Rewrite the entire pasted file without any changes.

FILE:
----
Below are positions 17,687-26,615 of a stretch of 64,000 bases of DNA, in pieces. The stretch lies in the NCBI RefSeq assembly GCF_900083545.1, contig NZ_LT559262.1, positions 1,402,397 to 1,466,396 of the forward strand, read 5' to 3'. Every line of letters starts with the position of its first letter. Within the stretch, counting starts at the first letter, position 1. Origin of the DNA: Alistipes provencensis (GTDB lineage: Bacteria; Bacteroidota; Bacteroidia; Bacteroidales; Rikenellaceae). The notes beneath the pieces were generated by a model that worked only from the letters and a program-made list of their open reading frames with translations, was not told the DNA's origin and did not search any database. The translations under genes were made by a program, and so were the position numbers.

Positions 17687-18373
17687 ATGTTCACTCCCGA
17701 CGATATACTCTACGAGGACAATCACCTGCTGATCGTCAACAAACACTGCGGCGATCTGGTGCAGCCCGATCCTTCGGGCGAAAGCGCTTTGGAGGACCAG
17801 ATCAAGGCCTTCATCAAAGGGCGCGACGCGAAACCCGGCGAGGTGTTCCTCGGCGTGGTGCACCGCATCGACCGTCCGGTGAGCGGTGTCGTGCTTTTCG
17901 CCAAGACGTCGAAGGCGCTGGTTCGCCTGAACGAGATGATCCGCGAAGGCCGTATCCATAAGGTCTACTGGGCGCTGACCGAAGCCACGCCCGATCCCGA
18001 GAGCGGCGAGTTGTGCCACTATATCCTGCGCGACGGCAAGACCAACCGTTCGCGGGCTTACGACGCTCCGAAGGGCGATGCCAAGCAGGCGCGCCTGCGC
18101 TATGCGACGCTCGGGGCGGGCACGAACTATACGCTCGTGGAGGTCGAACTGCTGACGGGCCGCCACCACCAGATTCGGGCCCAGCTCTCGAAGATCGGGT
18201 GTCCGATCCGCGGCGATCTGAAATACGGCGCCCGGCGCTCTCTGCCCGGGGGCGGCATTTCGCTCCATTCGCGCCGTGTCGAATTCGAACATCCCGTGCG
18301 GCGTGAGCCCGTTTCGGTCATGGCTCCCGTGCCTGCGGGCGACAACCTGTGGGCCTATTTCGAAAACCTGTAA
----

Below are positions 17,687-26,615 of a stretch of 64,000 bases of DNA, in pieces. The stretch lies in the NCBI RefSeq assembly GCF_900083545.1, contig NZ_LT559262.1, positions 1,402,397 to 1,466,396 of the forward strand, read 5' to 3'. Every line of letters starts with the position of its first letter. Within the stretch, counting starts at the first letter, position 1. Origin of the DNA: Alistipes provencensis (GTDB lineage: Bacteria; Bacteroidota; Bacteroidia; Bacteroidales; Rikenellaceae). The notes beneath the pieces were generated by a model that worked only from the letters and a program-made list of their open reading frames with translations, was not told the DNA's origin and did not search any database. The translations under genes were made by a program, and so were the position numbers.

Positions 17687-18373
17687 ATGTTCACTCCCGA
17701 CGATATACTCTACGAGGACAATCACCTGCTGATCGTCAACAAACACTGCGGCGATCTGGTGCAGCCCGATCCTTCGGGCGAAAGCGCTTTGGAGGACCAG
17801 ATCAAGGCCTTCATCAAAGGGCGCGACGCGAAACCCGGCGAGGTGTTCCTCGGCGTGGTGCACCGCATCGACCGTCCGGTGAGCGGTGTCGTGCTTTTCG
17901 CCAAGACGTCGAAGGCGCTGGTTCGCCTGAACGAGATGATCCGCGAAGGCCGTATCCATAAGGTCTACTGGGCGCTGACCGAAGCCACGCCCGATCCCGA
18001 GAGCGGCGAGTTGTGCCACTATATCCTGCGCGACGGCAAGACCAACCGTTCGCGGGCTTACGACGCTCCGAAGGGCGATGCCAAGCAGGCGCGCCTGCGC
18101 TATGCGACGCTCGGGGCGGGCACGAACTATACGCTCGTGGAGGTCGAACTGCTGACGGGCCGCCACCACCAGATTCGGGCCCAGCTCTCGAAGATCGGGT
18201 GTCCGATCCGCGGCGATCTGAAATACGGCGCCCGGCGCTCTCTGCCCGGGGGCGGCATTTCGCTCCATTCGCGCCGTGTCGAATTCGAACATCCCGTGCG
18301 GCGTGAGCCCGTTTCGGTCATGGCTCCCGTGCCTGCGGGCGACAACCTGTGGGCCTATTTCGAAAACCTGTAA